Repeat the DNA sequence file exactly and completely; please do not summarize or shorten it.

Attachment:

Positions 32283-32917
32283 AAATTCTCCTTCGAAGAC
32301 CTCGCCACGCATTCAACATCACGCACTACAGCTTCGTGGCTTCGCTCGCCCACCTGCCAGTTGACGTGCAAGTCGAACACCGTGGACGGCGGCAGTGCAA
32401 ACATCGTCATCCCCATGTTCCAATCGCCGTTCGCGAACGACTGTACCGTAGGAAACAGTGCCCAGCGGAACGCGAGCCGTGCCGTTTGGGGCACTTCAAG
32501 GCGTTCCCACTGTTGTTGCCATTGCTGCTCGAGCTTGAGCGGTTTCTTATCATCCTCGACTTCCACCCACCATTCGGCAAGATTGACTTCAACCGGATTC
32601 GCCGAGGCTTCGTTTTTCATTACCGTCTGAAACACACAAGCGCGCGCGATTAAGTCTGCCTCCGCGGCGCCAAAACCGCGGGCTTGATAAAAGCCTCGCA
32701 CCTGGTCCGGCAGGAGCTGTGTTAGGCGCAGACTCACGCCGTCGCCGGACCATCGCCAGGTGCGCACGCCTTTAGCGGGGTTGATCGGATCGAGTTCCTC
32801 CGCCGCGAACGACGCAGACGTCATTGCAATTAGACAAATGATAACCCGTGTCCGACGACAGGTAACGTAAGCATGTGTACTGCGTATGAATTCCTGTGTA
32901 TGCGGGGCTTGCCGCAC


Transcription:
Positions 32283-32917
32283 AAATTCTCCTTCGAAGAC
32301 CTCGCCACGCATTCAACATCACGCACTACAGCTTCGTGGCTTCGCTCGCCCACCTGCCAGTTGACGTGCAAGTCGAACACCGTGGACGGCGGCAGTGCAA
32401 ACATCGTCATCCCCATGTTCCAATCGCCGTTCGCGAACGACTGTACCGTAGGAAACAGTGCCCAGCGGAACGCGAGCCGTGCCGTTTGGGGCACTTCAAG
32501 GCGTTCCCACTGTTGTTGCCATTGCTGCTCGAGCTTGAGCGGTTTCTTATCATCCTCGACTTCCACCCACCATTCGGCAAGATTGACTTCAACCGGATTC
32601 GCCGAGGCTTCGTTTTTCATTACCGTCTGAAACACACAAGCGCGCGCGATTAAGTCTGCCTCCGCGGCGCCAAAACCGCGGGCTTGATAAAAGCCTCGCA
32701 CCTGGTCCGGCAGGAGCTGTGTTAGGCGCAGACTCACGCCGTCGCCGGACCATCGCCAGGTGCGCACGCCTTTAGCGGGGTTGATCGGATCGAGTTCCTC
32801 CGCCGCGAACGACGCAGACGTCATTGCAATTAGACAAATGATAACCCGTGTCCGACGACAGGTAACGTAAGCATGTGTACTGCGTATGAATTCCTGTGTA
32901 TGCGGGGCTTGCCGCAC